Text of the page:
2 minutes ago, WCGrad92 said:

So you are saying you do know what WAR is like?  I highly doubt it,  you dont strike me as the type of person who would actually sign a dotted line to sacrifice your own life for country. I have a feeling if you did, you would still be the first person running to the back.

On this topic you truly have no clue what you are talking about when comparing a GAME to something far worse.

Have a wonderful day Sir.  Your sore attitude could use it.

From a personal experience level, no I do not know what WAR is like.  Doesn't make my opinion on this topic any less valid. Are you a military veteran WCGrad92?

 

 

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1 minute ago, WCGrad92 said:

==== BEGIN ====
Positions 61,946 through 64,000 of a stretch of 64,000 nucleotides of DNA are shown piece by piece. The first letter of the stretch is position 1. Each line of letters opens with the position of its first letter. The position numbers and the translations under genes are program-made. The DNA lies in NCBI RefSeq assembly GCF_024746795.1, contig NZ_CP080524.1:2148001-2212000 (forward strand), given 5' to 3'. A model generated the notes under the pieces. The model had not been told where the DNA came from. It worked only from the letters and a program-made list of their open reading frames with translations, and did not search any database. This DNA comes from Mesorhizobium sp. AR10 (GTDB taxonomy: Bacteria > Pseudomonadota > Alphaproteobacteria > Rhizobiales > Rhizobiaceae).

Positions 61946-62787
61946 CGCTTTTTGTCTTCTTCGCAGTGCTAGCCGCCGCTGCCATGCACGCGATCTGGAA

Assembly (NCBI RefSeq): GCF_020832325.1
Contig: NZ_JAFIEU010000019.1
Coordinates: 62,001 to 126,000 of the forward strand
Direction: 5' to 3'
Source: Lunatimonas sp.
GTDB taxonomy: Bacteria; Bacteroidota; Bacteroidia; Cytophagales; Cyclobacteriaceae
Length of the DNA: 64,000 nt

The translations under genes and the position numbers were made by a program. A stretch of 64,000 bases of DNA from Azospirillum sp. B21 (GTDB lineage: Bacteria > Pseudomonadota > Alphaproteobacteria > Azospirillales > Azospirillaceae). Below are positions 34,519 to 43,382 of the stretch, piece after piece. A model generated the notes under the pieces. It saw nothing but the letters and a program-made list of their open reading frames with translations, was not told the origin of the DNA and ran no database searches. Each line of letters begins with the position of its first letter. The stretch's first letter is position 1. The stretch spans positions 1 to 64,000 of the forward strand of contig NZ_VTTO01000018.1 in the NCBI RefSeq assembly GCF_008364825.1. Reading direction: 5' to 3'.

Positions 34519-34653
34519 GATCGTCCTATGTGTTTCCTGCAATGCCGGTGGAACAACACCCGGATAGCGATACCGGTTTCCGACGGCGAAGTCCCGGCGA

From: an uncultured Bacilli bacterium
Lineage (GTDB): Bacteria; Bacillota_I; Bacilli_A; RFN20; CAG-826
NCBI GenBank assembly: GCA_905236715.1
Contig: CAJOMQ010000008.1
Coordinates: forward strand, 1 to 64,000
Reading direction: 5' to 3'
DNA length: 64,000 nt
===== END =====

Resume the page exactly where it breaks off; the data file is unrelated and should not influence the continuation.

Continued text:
I am

I thought so. Thank you for your service.

 

 

https://www.seeker.com/football-shaped-by-military-discovery-news-1765639631.html

Quote

The military played a major role in turning football from an elite college sport into an American pastime.

The military both popularized football and developed rules to make it safer.

During World War II, West Point's football team recruited athletes with the understanding that they could escape the draft.

War-speak pervades football, and military institutions use high school and college games as recruiting opportunities.

You might want to pause during this year's Super Bowl half-time show to give a nod to the military, which is closer to your Sunday night viewing experience than you probably realize.

The armed forces, according to recent research, played a major role in turning football from an elitist college sport into an American pastime.